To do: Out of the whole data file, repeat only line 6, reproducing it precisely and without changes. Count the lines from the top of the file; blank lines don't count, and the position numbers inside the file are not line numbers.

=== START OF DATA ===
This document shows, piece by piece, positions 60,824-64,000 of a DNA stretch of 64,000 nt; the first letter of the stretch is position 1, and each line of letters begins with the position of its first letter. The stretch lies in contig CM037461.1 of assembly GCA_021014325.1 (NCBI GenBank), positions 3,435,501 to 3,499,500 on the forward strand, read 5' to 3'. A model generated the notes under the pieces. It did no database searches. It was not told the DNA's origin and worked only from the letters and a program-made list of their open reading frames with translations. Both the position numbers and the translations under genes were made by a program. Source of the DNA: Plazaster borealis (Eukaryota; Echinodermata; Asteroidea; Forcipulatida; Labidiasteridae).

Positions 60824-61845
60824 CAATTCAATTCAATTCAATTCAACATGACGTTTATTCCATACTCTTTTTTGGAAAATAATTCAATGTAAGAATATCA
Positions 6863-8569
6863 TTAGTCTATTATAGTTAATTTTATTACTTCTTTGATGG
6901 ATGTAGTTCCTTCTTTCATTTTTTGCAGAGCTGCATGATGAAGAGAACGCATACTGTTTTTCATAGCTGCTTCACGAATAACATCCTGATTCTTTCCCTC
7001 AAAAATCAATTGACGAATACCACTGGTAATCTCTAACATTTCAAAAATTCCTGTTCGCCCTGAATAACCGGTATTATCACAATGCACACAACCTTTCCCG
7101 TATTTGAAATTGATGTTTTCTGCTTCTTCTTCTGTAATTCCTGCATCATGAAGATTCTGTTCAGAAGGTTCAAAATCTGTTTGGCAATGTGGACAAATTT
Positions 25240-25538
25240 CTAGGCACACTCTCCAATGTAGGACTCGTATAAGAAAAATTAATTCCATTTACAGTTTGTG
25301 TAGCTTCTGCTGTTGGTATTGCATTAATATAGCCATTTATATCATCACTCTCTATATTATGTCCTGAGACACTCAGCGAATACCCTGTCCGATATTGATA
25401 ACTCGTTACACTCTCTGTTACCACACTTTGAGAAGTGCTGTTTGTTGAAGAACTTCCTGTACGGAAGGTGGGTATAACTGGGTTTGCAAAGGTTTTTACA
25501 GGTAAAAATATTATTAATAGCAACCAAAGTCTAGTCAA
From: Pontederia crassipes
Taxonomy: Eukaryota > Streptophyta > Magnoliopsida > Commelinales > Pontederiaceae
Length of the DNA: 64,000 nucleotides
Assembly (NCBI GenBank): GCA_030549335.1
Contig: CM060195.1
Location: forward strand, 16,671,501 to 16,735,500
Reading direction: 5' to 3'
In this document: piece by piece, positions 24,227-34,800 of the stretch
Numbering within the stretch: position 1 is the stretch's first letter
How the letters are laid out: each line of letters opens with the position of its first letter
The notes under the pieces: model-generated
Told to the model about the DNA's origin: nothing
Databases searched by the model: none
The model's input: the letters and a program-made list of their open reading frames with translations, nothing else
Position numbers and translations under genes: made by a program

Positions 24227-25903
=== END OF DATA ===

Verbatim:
6901 ATGTAGTTCCTTCTTTCATTTTTTGCAGAGCTGCATGATGAAGAGAACGCATACTGTTTTTCATAGCTGCTTCACGAATAACATCCTGATTCTTTCCCTC